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Bible Study: The privilege of prayer

NASHVILLE (BP) — This weekly Bible study appears in Baptist Press in a partnership with Lifeway Christian Resources of the Southern Baptist Convention. Through its Leadership and Adult Publishing team, Lifeway publishes Sunday School curricula and additional resources for all age groups.

This week’s Bible study is adapted from the Bible Studies For Life curriculum.

Bible Passage: Luke 11:1-4

Discussion Question:

— What program or series on TV are you tempted to binge watch?

Food for Thought by Matt Tullos*

Since the pandemic, we have sharpened a peculiar set of skills all under the umbrella of watching. In fact, many research studies have concluded that Americans spend more time in media (television, streaming services, social media, messaging and gaming) than they sleep. Binge watching has become a national pastime.

I have to admit that I’m disappointed when I watch a series that makes me wait a whole week to find out if the guy in the series will discover that his wife is a Russian spy.

And yet, binge praying never really caught on.

If it did, some amazing things would happen. Most believers don’t set aside time to pray each day. Only 31 percent of believers claim they set aside time for prayer. What’s wrong with this picture?

Throughout the Gospels, we read that Jesus spent large blocks of His time praying. If the Son of God needed prayer that much, we too must pray in faith.

The disciples saw Jesus control and command the weather, heal chronic illnesses, send demons running to the far regions and feed multitudes, but the disciples asked Him to teach them one primary skill: prayer. They knew from Jesus’ mode of operation that prayer was the key that unlocked all the other doors of empowered living.

Think about it. We get an audience with the One who created everything from the rings of Saturn to the beasts of the Serengeti. He created my wife. If she were not around, I don’t think I’d ever find my keys!

Seriously though, the chance to kneel before the Father and have a conversation is the greatest thing this side of heaven. It’s an opportunity for deep growth. As Søren Kierkegaard put it, “Prayer doesn’t change God, but it changes him who prays.”

While the Sermon on the Mount in Matthew 5–7 expands Christ’s teaching on prayer, let’s begin with a brief examination of the Model Prayer.

Right from the start, we see that the focus isn’t a laundry list of fears, needs, concerns and obsessions. The focus is on the Father. Our culture knows the Lord’s Prayer from movies, locker rooms, hospitals and a million other locations. It’s a cultural default prayer that we use when we want to pray, but we don’t have the words to pray conversationally.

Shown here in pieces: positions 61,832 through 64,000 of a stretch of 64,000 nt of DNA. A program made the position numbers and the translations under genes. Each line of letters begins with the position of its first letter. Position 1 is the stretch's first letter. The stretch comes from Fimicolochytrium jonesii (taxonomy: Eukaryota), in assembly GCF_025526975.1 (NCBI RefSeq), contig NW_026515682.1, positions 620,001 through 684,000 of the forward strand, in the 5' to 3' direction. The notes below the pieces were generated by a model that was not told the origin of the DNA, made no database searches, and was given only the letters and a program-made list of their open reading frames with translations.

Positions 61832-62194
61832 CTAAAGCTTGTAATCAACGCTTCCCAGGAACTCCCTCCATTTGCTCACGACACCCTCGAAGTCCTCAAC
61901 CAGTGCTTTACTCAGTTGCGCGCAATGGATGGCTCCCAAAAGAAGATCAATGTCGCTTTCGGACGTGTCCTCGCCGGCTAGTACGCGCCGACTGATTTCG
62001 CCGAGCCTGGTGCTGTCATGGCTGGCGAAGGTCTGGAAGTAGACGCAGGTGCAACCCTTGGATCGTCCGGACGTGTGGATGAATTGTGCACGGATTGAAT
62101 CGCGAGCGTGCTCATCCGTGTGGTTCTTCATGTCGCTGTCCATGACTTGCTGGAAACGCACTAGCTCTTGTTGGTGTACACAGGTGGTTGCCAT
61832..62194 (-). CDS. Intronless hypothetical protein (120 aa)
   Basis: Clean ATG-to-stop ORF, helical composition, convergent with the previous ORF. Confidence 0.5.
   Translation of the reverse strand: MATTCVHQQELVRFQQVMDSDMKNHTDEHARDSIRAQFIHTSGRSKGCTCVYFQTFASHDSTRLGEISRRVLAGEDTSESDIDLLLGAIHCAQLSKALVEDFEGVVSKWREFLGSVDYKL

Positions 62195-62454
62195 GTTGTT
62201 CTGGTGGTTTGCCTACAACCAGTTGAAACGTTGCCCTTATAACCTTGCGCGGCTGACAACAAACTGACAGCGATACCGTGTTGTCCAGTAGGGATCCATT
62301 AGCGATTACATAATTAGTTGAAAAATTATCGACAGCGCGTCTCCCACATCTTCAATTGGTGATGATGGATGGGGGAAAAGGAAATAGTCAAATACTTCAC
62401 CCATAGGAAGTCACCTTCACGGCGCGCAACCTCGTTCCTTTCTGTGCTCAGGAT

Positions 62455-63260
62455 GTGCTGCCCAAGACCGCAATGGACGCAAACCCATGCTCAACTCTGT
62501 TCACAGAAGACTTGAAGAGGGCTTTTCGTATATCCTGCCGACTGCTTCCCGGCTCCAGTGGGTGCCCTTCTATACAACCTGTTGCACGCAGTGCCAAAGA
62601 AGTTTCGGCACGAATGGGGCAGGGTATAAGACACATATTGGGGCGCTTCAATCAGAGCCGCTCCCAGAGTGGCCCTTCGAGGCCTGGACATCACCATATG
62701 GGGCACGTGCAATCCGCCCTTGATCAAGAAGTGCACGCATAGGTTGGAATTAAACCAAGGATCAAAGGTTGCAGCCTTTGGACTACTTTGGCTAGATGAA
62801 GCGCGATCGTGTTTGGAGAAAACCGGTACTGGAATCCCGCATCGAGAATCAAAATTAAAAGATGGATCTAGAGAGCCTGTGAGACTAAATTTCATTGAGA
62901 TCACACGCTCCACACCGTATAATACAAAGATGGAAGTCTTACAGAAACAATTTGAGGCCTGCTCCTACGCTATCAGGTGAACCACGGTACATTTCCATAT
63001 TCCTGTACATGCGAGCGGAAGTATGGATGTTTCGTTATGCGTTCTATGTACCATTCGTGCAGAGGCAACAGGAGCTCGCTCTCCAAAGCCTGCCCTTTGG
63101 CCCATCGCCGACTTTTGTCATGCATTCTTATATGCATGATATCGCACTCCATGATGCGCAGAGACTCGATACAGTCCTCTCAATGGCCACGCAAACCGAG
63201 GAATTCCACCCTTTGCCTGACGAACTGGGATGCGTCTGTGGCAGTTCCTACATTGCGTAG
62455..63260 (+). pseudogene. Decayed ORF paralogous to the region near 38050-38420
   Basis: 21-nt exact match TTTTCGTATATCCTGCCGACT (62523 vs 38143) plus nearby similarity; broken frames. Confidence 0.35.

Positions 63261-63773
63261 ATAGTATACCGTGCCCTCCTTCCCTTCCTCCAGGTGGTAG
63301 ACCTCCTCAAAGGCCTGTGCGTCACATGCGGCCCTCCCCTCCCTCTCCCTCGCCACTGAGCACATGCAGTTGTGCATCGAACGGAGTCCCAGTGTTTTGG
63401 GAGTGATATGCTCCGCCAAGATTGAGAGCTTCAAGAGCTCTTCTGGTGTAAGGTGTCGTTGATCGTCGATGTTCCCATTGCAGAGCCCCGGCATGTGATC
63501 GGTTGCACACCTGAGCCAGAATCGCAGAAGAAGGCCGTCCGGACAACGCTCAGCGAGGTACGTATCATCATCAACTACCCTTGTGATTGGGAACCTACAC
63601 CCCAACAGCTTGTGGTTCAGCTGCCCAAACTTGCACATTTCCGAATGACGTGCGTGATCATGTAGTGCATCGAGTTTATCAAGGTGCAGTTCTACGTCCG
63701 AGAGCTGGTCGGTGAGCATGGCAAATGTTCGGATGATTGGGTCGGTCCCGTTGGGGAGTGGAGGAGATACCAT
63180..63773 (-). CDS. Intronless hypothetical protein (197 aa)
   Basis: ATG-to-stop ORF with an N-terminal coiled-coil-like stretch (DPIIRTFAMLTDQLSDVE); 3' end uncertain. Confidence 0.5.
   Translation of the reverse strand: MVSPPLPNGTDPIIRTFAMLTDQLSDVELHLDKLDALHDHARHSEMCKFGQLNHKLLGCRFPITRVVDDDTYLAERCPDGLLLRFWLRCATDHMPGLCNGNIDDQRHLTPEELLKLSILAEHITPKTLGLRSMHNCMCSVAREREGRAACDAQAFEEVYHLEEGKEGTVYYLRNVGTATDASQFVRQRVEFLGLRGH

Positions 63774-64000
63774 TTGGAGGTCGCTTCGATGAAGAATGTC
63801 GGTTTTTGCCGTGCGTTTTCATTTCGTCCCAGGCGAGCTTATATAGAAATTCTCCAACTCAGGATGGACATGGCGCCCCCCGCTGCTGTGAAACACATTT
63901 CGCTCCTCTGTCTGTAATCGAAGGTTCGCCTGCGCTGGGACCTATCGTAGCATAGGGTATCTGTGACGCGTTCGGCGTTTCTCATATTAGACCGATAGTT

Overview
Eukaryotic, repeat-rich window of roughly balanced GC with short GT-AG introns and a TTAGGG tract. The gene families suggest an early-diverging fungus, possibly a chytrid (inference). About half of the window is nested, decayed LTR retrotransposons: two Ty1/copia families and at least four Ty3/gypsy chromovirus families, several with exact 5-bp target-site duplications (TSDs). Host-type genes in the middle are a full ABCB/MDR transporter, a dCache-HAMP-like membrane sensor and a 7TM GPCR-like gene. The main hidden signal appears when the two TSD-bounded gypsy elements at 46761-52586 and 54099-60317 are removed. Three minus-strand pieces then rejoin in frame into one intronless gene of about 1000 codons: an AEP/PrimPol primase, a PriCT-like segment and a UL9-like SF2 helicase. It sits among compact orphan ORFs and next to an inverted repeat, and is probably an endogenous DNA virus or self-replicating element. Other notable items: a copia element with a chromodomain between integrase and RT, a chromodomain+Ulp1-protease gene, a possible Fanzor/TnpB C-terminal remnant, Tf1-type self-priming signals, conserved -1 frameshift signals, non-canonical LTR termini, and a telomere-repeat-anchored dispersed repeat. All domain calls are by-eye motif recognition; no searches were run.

We often forget that the Lord’s Prayer reveals a powerful outline and a radical message about prayer. Most Christians pray for God to work, but prayer is God working on you. That’s what the Lord’s Prayer does. It is intended to help us refocus our priorities around the movement of God. It reframes our attitude and our focus away from the chaos of daily life. It centers us on God’s heart. The Lord’s Prayer reminds me that in Christ, I have the resources to face anything.

Through the years, I’ve come to understand that the Lord’s Prayer is really about releasing:

• “Father, your name be honored as holy.” I release my urge to play God with my circumstances.

• “Your kingdom come.” I release my kingdom to embrace Yours.

• “Give us each day our daily bread.” I release the desire to be a self-made provider.

• “And forgive us our sins, for we ourselves also forgive everyone in debt to us.” I release forgiveness to those who have wounded me, and I recognize and repent for the wounds I have caused to others and even to myself.

• “And do not bring us into temptation.” I release my long-held belief that I am more powerful than my sins and addictions. And I release my personal possessions, properties, fame and strength to embrace all that is You.

Life becomes a celebration and a conversation with our Creator if we are willing to surrender everything to Him. The other option is to keep striving when transformation and rest is waiting at arm’s length if we would only surrender.

*Matt Tullos has been writing dramatic content, devotionals, sermons, videos, poems and humor since 1985.

Bible Studies for Life

Bible Studies for Life is a family of resources addressing key issues in the lives of adults, students, and kids. Visit www.biblestudiesforlife.com and use it to help you “Connect the Unconnected, Strengthen Families, and Disciple People with Wisdom.” Free session downloads are available, plus PDFs and videos that accompany this Bible study resource.

    About the Author

  • Staff/Lifeway Christian Resources